History, 1838–1856, volume E-1 [1 July 1843–30 April 1844]

  • Source Note
  • Historical Introduction
Page 1781
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<​November 25​> such Council Counsel, for we feel to do it in the name of the Lord.
When you have built up a church at , so as to warrant the expense, it will be wisdom for you to send, or take your wife to , so says President Joseph.
All things go on smoothly here, as to the reports circulated while we were in , there is nothing of them. Brother Joseph has commenced living in his , and enjoys himself well. He has raised a sign entitled “,” and has all the best company in the . Many strangers from abroad call on him feeling perfect liberty so to do Since he has made his house public, and it is exerting a blessed influence on the public mind. The has been progressing rapidly until the recent frosts. The walls are now above the windows of the first story, and some of the circular windows are partly laid. The brethren of the Twelve have all arrived home, are tolerably well, and their families, except who has been very sick, and is yet, though at last report rather better. No prospect of any of the Twelve leaving home this winter, [HC 6:82] that we know of. has arrived with his company from &c. generally in good spirits. The Devil howls some— may be you will hear him as far as , for there cannot a black leg be guilty of any crime in , but somebody will lay it to the servants of God. We shall give the substance of this communication to your wife, same mail. We remain your brother in the new and <​Everlasting​> covenant, In behalf of the Quorum. President. Clerk.”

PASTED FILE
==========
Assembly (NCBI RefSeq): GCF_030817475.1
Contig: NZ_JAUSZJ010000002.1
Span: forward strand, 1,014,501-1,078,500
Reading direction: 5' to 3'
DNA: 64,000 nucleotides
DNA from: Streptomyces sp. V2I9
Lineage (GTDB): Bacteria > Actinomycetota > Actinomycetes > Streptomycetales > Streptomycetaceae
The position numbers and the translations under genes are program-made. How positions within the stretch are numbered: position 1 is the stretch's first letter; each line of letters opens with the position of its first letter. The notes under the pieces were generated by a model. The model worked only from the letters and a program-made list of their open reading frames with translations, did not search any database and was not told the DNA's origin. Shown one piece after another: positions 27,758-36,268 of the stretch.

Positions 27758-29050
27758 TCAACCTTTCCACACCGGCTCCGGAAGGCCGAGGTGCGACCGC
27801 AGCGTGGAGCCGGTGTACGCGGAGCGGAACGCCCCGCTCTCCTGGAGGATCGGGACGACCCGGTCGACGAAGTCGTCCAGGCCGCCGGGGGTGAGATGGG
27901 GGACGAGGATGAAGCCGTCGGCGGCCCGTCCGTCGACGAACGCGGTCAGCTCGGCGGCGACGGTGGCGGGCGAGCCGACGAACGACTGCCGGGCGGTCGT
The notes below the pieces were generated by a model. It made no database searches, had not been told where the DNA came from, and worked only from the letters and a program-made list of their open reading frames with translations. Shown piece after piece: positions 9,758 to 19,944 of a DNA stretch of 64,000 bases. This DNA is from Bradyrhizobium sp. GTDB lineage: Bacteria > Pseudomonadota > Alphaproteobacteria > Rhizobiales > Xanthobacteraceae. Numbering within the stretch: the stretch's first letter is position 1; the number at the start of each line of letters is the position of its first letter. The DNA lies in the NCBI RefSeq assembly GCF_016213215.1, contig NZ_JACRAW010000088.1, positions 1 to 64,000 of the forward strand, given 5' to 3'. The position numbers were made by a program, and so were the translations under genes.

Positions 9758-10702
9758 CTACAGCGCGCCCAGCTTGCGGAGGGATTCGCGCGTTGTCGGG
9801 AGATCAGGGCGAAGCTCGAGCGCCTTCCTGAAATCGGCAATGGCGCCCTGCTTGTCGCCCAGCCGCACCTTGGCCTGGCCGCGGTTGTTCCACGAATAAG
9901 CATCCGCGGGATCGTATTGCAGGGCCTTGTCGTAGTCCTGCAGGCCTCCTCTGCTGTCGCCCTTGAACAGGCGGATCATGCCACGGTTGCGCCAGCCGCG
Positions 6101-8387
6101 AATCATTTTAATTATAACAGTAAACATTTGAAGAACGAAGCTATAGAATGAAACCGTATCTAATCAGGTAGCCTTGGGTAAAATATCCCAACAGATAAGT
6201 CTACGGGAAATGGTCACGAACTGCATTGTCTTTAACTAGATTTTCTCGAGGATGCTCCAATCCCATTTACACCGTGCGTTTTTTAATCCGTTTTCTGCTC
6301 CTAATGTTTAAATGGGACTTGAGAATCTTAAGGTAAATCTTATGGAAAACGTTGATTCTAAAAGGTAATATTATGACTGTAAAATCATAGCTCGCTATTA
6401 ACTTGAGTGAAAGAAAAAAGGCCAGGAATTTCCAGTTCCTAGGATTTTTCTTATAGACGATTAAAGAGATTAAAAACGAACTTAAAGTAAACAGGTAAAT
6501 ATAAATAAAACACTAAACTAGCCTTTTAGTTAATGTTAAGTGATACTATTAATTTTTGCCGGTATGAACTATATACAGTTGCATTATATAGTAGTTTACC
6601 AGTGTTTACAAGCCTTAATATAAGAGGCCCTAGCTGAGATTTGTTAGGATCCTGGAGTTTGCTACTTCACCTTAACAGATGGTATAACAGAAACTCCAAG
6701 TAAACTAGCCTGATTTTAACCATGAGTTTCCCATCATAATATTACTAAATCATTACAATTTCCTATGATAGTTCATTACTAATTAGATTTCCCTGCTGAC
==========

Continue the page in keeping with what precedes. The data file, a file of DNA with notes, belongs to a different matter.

26 November 1843 • Sunday
<​26​> Sunday 26. I met with , the Twelve, and others, in council with at the , concerning petitioning Congress for redress of grievances— read to him the affidavits of , , , , and , taken before the Municipal court on Habeas Corpus; and conversed with him thereon.
At 11 a.m. Elder preached in the Assembly room.
In the eve<​ning​> Elder lectured in the . Rainy, muddy day.